The Great Cowboy Hat Experiment
Inquiry: What response would denizens of Los Angeles exhibit in response to the presence of a male wearing grossly inapposite attire (viz., a western-style cowboy hat) at various popular area venues?
Background: Sociohistorically speaking, hat-wearing among American males varies along a number of axes, both geographical (compare, e.g., prevalence of hat-wearing in rural areas v. relative dearth in urban regions) and temporal (compare, e.g., prevalence of fedoras during 1950s and 60s v. popularity of band “Men Without Hats” in 1980s).
Currently, hat-wearing is en vogue among urban males occupying the coveted 18-34 age bracket. The light straw fedora, in particular, enjoys popularity as a fashionable accoutrement. Sightings of this practice have been reported with particular frequency in the restaurants and bars on Franklin across from the Scientology Center.
At their inception, all clothing trends test the boundary between brash novelty and shameful overreaching. Fashionistas come up with innovations, and these trickle down into the general population thanks largely to the vanguard of city-dwellers intrepid enough to serve as vehicles of sartorial innovation. This experiment seeks to identify the extent to which the threshold past which accessorization ceases to be novel and instead becomes simply absurd.
Hypothesis: However popular old-style hats may be in Los Angeles, wearing a cowboy hat goes too far too be taken seriously. Rather, it will elicit the following, in order of likelihood: slack-jawed stares; pointing and snickering; overt, aggressive taunting (e.g., “Hey dickface, go back to Brokeback Mountain”).
Equipment: 1 designer cowboy hat; 2 compatriots (names redacted to protect their identities); DF. (NB: DF is not wearing a cowboy hat to create an overall western-style outfit. Rather, he is dressed in standard casual gear (T-shirt, hoodie, shorts, flip-flops) to emphasize contrast with cowboy hat.)
Location:Los Feliz Village, along Vermont Ave. near intersex w/Franklin Ave.
Results: I begin at famed T-shirtery Y-Que Trading Post (which generously provided the cowboy hat that made this experiment possible), exit and head north along Vermont Ave., braced for derision. To my astonishment, none is forthcoming. On the contrary, patrons seated outside various sceney establishments cease eating, forks frozen in midair, food-stuffed mouths agog in admiration, as I roll by. Crowds on the street part like the Red Sea to my Moses. Tourists, understandably mistaking DF for a famous movie star, snap photos. Hipsters sporting formerly-trendy fedoras tear them from their heads in lamentation and/or bow their now-dehatted crowns reverently as I pass. It’s going quite well.
Zero hour: DF approaches House of Pies, entourage in tow. As we enter, a collective gasp escapes all pie-house patrons upon sighting the cowboy hat. A waitress, stunned out of proprioception, drops a tray. Its contents clatter loudly to the floor. Amid low murmurs, I am seated and, at last, speak. “One slice of pumpkin pie, please.” Waitstaff bump into one another, Three-Stooges-esque, as they rush to fill my order. One of the braver customers approaches and stammers, “You are – a god to me.” I finish the pie (diagnosis: delicious!) and pay, despite the management’s insistence to the contrary. By now, the cowboy hat’s fame has spread far and wide, and upon exiting I am blinded by the flashbulb-pops of countless paparazzi. I tip my hat chivalrously, and then dash off with my compatriots, dodging through alleys until I reach my vehicle and speed into the night.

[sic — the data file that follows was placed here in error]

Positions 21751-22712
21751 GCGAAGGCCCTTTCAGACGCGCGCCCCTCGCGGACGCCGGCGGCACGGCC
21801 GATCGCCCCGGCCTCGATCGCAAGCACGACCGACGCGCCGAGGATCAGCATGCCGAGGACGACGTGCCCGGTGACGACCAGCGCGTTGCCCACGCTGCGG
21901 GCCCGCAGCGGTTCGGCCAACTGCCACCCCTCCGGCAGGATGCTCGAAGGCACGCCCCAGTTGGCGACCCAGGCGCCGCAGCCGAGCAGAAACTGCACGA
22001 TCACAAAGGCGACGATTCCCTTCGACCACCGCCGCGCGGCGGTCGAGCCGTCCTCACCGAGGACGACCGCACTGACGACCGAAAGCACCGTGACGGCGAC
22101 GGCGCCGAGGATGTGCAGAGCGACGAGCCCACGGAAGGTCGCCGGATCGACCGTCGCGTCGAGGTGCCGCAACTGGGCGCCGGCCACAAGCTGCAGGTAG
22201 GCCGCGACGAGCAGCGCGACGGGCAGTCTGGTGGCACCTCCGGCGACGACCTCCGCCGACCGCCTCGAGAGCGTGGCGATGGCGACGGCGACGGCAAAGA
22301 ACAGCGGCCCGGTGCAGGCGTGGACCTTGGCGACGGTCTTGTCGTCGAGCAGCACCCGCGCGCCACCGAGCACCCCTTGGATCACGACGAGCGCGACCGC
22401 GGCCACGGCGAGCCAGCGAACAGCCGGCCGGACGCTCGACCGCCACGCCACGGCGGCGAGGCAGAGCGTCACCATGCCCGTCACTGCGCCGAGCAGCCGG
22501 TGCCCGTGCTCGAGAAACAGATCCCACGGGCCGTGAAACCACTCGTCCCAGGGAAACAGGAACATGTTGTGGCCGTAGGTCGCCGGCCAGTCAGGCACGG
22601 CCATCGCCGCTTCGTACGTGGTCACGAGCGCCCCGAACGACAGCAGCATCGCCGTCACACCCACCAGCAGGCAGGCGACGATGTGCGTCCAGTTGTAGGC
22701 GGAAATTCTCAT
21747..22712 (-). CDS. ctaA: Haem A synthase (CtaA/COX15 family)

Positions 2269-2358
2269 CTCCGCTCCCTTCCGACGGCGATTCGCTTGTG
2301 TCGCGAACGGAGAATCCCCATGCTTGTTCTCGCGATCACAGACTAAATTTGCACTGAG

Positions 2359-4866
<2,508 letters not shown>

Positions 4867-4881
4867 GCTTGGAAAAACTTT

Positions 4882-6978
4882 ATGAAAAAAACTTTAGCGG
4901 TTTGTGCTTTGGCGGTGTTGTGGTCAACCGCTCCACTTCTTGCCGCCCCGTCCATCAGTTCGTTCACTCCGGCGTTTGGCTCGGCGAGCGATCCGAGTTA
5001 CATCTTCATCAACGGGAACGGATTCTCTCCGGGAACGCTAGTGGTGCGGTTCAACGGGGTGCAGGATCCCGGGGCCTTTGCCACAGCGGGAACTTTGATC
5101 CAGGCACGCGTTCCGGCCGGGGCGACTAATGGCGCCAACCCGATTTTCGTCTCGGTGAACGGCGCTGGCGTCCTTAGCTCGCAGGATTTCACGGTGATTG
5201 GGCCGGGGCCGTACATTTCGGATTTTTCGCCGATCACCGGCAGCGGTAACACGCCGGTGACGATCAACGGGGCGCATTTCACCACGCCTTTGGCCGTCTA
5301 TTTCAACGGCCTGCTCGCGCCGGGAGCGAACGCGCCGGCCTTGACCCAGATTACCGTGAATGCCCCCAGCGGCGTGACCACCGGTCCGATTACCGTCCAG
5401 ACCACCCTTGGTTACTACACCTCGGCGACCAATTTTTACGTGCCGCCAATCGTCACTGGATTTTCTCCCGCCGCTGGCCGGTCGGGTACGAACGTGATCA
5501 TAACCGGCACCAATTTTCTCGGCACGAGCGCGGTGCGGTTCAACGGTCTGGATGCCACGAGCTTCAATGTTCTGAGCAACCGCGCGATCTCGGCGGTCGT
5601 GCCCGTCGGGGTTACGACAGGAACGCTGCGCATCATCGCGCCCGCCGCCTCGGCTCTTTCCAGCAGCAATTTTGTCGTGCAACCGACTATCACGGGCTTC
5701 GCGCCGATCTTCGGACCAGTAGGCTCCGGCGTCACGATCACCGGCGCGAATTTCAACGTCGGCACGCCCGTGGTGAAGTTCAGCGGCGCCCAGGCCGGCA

Conclusions: My hypothesis proved exactly, yet gloriously, wrong. Far from pushing the boundary of in-headwear too far, the cowboy hat created fashion shockwaves, triggering a tsunami of trendiness that threatens to drown all other fads in its wake. To say “cowboy hats are the new fedoras” understates their coming popularity. Rather, cowboy hats are the new pants.
Recommendations: If you are a Losanjealeno male, ages 18-34, immediately head to your nearest western-themed haberdashery and purchase as many cowboy hats as possible. It will soon be considered egregiously socially unacceptable to exit your home without wearing one. In fact, to be safe, you should probably wear 2-4 cowboy hats at all times, lest you be considered uncool.
Caveat: The cowboy hat must be worn in the appropriate spirit of irony. In the literary context, irony refers to outcomes that are the exact opposite of the expected ones. But here, irony means something different: conduct that is simultaneously serious and conscious of its absurdity. One cannot help but be aware that wearing a cowboy hat out in L.A. is in one sense, patently ridiculous. Yet at the same time, in order to pull off an act of that degree of fashion hauteur, one needs to have a bad-ass, “I’m the king” attitude that is really quite serious. To paraphrase Noel Gallagher: “For a guy to look ridiculous, and effortlessly cool at the same time, that’s what it’s all about”.